Monday, 28 March 2016

Daredevil, Season 1, by Drew Goddard and chums (Marvel/Netflix) | review

Matt Murdock is a blind lawyer affronted by the injustice he sees in his home of Hell’s Kitchen, a part of New York damaged badly in the battle between the Avengers and Loki’s army of alien invaders. Property developers are moving in, but some of the current inhabitants don’t want to move out, and that’s the kind of case that the newly established firm of Nelson and Murdock can be persuaded to take. What the two lawyers don’t know at first is that behind it all is a shadowy kingpin, who is bringing together Russian, Chinese and Japanese gangsters in one great criminal enterprise. Anyone who dares to utter his name – Wilson Fisk – is killed for their indiscretion, making it impossible to pin anything on him. It would be an impossible situation were it not for Matt’s unusual abilities. The chemicals that took his sight enhanced all his other senses – taste, touch, hearing and balance – and he was trained in combat, at least for a time, by the mysterious Stick. These skills let Matt fight for the city, at first in a black mask, and by the end of the series in the distinctive red suit of Marvel’s Daredevil.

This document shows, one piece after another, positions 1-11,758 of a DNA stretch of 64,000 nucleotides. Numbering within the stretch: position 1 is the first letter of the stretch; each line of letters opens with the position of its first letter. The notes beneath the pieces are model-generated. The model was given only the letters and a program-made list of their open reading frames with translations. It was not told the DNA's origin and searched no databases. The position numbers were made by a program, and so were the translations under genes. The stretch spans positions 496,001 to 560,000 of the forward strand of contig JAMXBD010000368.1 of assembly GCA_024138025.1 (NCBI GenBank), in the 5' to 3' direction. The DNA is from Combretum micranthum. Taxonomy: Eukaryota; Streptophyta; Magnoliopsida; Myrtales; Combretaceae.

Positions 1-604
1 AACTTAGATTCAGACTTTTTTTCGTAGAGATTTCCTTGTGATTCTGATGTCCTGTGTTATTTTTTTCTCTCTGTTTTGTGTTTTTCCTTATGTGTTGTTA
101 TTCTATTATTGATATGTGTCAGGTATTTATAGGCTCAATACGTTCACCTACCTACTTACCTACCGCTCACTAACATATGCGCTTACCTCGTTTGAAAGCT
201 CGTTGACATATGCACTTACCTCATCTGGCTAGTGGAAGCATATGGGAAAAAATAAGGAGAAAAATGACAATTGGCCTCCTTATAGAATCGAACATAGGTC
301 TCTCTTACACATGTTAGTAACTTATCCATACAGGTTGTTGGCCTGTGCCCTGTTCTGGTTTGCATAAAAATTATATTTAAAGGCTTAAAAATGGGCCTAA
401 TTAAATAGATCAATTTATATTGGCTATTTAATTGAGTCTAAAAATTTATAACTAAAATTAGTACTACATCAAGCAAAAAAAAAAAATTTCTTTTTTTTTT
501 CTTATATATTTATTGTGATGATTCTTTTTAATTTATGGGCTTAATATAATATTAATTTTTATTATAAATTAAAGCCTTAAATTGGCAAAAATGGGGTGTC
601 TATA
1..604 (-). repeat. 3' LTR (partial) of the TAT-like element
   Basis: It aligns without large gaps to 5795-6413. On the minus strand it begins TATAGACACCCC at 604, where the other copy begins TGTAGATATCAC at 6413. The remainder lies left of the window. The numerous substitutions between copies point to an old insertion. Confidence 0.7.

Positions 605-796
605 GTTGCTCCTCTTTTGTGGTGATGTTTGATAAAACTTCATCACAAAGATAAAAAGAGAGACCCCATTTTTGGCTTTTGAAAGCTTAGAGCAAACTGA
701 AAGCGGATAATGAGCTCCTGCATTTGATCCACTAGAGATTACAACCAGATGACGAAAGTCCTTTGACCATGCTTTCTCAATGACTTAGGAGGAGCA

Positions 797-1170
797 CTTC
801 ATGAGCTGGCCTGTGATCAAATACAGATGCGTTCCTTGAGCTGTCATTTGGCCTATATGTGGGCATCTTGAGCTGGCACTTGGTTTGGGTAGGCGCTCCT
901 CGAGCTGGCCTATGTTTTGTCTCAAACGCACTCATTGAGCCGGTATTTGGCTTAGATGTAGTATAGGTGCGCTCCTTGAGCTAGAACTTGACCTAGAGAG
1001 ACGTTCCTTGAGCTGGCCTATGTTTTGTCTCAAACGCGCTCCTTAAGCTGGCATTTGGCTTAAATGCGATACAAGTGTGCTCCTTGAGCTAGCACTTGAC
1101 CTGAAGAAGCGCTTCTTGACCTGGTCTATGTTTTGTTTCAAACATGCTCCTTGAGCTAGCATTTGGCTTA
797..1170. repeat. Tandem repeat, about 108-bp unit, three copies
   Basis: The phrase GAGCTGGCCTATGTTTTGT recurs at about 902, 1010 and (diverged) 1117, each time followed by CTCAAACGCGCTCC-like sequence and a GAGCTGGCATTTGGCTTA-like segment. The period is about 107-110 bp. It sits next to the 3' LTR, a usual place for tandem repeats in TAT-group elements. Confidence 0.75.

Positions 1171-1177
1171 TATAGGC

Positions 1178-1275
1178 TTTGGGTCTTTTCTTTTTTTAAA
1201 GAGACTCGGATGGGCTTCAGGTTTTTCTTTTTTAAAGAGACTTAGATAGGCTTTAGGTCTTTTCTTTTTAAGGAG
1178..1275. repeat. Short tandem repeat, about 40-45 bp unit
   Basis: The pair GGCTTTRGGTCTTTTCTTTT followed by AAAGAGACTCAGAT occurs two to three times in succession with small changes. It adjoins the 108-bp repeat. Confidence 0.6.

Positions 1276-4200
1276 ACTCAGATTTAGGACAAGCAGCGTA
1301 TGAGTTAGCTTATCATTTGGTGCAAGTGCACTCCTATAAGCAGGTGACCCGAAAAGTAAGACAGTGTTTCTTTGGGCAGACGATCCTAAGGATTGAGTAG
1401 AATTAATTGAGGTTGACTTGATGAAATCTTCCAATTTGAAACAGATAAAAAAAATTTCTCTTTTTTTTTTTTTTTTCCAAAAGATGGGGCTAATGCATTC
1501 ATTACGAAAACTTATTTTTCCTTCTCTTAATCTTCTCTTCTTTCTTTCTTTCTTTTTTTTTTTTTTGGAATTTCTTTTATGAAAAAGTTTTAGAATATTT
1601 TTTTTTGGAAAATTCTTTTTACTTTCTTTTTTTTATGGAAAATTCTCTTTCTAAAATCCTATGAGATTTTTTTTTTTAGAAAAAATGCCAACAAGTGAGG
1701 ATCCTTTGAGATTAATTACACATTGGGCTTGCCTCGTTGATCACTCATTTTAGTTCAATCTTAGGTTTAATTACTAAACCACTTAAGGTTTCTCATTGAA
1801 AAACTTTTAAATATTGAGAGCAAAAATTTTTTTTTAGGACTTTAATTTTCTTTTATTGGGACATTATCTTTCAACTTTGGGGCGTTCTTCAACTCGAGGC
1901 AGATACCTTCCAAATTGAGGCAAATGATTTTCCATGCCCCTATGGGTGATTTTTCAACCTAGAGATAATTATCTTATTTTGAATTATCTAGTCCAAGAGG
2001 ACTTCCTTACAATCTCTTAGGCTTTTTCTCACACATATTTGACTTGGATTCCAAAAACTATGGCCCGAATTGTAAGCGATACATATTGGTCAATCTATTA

This is an extremely violent series, much more so than Agents of SHIELD or Agent Carter, not suitable at all for children. Matt Murdock tends to get very badly wounded, since he’s often fighting against the odds. A fight in the second episode is the best I’ve ever seen on television, like looking down the classic corridor scene in Oldboy. Wilson Fisk is an utterly brutal villain, his fists the piledrivers they are in the comics, Vincent D’Onofrio’s performance so chilling, so physical and intense, that he’d have had awards nominations if this wasn’t a series about a superhero. (I hope we’ll see him face off against the Avengers or Spider-Man or Daredevil himself on the big screen at some point.) It draws on many periods of the comics, in particular those written by Frank Miller, Brian Michael Bendis and Mark Waid, to create a classic version of the character. The mood is dingy and grim, though Foggy brings just the right amount of humour to stop it getting too gruelling – and were those the stilts of Stilt-Man I saw in the background of one scene? Its pace is very much its own; this couldn’t be a network show, with the constant need to cue up adverts that has made programmes like The Big Bang Theory little more than a series of vignettes. The episodes stretch out fully over their running length, building up to moments of sudden, shocking violence. My only grumble is about the frequent discussions about the existence or not of god (Matt Murdock being a Catholic and Wilson Fisk an atheist), which seem bizarre given that the season’s plot follows on from a battle between Loki and Thor. Would people keep believing in other gods, or for that matter remain atheists, when real gods have been seen on television? Perhaps they would, but it makes Matt seem a bit daft. But that’s just a minor issue. I wouldn’t just rate this higher than the other Marvel television series, I’d rate it higher than most of the movies. And season two is going to feature the Punisher and Elektra! Let’s hope a change of showrunner doesn’t put a billy club in the works. Stephen Theaker ****

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